Wednesday, 26 December 2018

Radiomoments of 2018


As 2018 draws to a clement close, which #radiomoments were the most memorable for you?

Greg James

The unprecedented level of change looming in UK breakfast radio is set against a backdrop of a relatively new breakfast show on Radio 1 which launched on 20th August 2018. 

The first show had an immediate presence. Greg's first words, where he spoke of the privilege of hosting the programme, chimed with many of us. We heard the lad from student radio with wireless in his blood who had quietly and quickly risen to do something remarkable of which he’d only dared to dream.

The programme’s already settled into being an original, natural, well-produced animal which should serve the station proud in the challenge it faces.

Chris Evans

The Chris Evans Radio 2 farewell on Christmas Eve is a deserving late entry into 2018’s finest #radiomoments.  The programme overall boasted the presence which Evans shows always display – but a heightened sense of occasion. He employed all the tricks in the radio book – tears, kids, stars and wives.

The tearful ‘goodbye’ moment was cannily-timed a little earlier than the final link, offering journalists an opportunity to write about it promptly - Chris has always been the perfect PR machine. Its scheduling then allowed Chris then to get on with enjoying the final moments.

Chris’s broadcasting secret was evident throughout in the valedictory show – chatting as if your best mate, but a best mate who happens to have Nicole Kidman popping round. 

His goodbye announcement was clearly well thought-through  – and a lesson to complacent presenters everywhere. Even Chris Evans thinks about how he’s going to handle critical moments.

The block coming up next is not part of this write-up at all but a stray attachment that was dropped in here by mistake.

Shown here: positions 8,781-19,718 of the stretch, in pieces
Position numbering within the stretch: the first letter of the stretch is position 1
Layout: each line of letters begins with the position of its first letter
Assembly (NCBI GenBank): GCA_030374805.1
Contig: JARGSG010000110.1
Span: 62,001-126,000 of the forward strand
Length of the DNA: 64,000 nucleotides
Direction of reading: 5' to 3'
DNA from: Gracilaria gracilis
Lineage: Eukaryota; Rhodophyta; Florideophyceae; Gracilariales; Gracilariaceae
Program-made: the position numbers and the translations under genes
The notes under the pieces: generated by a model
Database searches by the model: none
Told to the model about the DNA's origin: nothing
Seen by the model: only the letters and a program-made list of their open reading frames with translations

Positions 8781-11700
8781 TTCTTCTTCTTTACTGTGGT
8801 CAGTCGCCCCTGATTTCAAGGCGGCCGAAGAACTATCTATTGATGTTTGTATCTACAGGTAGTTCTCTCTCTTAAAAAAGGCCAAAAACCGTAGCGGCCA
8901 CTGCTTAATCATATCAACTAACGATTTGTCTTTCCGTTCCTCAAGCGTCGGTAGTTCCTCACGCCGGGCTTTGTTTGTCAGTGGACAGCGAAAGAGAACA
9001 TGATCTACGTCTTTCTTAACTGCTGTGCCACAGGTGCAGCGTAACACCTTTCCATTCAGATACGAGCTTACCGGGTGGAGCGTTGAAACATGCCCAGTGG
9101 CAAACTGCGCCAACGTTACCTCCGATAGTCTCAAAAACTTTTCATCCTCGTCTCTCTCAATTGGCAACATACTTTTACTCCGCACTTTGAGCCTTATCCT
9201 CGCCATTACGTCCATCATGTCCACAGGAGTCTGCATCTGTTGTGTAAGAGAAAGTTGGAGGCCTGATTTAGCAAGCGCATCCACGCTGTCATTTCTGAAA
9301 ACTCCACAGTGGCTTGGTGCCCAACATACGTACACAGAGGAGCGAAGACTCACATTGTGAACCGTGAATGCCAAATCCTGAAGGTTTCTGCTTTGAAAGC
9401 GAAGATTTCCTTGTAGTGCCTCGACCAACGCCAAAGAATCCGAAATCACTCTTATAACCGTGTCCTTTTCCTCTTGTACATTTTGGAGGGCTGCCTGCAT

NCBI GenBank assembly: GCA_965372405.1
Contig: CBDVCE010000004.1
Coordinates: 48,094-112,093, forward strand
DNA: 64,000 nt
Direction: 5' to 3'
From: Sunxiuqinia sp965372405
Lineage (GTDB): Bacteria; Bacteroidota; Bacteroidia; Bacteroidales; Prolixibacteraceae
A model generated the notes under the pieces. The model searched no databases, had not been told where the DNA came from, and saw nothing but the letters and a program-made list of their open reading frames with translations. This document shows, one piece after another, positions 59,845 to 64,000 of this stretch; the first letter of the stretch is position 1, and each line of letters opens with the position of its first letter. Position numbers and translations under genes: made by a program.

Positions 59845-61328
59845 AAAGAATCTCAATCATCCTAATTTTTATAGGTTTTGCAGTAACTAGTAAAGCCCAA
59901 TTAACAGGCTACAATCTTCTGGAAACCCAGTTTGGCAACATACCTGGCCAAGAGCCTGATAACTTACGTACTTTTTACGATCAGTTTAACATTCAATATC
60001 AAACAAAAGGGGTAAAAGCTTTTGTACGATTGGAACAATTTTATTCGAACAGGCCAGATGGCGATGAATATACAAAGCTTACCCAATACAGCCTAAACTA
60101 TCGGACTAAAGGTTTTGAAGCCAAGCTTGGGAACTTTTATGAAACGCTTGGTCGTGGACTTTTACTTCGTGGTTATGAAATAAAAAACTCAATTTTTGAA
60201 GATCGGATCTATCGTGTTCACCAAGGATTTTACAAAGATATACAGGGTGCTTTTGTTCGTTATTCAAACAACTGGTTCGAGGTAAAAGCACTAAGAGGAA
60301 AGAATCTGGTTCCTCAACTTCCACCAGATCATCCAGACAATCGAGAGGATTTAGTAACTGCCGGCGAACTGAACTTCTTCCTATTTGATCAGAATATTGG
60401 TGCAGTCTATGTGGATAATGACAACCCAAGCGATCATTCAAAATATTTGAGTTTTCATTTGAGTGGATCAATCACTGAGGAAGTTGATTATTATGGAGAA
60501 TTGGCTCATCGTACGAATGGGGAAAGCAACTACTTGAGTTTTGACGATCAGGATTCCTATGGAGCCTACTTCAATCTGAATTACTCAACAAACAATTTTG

Eddie Mair and Iain Dale

Eddie Mair has been radio’s quiet titan for years.  Although he presented Radio 4’s PM programme almost daily, displaying his skills as the cleverest of operators with his trademark iterative interrogation and gifted teasing, he has never sought the headlines afforded to many lesser mortals. 

His departure from the BBC said something of the Corporation's challenges, with its public salary announcements, the way it understands and treats its talent and the general frustrating complexity typical of big organisations. It also said something of the new might of commercial radio, now able to offer a platform for the greats.

His last programme was claimed to be an accidental one. Sort of: That sounded like a decent way to end so let’s not come in tomorrow’. 

Eddie’s new LBC show has moved quickly from a confident and enjoyable first edition to a really enjoyable and distinctive offering.

Eddie’s arrival at LBC displaced Iain Dale who moved to later on the schedule. Iain has led a varied and rich life in politics, publishing and pushing over protesting pensioners on the prom, but the loving relationship he has quickly forged with radio was evident in his goodbye from his drive slot. Although he was only moving down the road, he waved farewell to his neighbours with tears in his eyes.

Noel Edmonds

Noel Edmonds was the second ever breakfast presenter on BBC Radio 1. Since then, he’s enjoyed TV success owing to Mr. Blobby, ‘Deal or No Deal’ and ‘I’m a Celebrity’. 

Noel was Stephen Nolan’s guest on 5 Live in February 2018, telling of the dark place he was in when he lost his business amidst banking scandal. Nolan called on all his trademark tactics to create the space for some riveting radio from the mouth of this complex figure.

Hits Radio

Whilst Global Radio strategies are clear and swift, Bauer is a little more cautious. The German-owned company owns some excellently-operated national brands,but sticks largely to a more traditional model for the majority of its stations in their localised patches. 

This year however, it created a new national CHR brand across the UK in Hits Radio. Maybe creating virtue from necessity and economy, the new brand was based in Manchester, squatting on the FM frequency formerly owned by Key. 

Its opening moments were well-produced; and we wait to hear how the strategy fares nationally in 2019 against unprecedented competition. 

Back home in Manchester though, as Key 103, the  station reflected fittingly the first anniversary of the Manchester Arena bombing.

Christian O'Connell

2018 saw a farewell from one of commercial radio's nationally known names.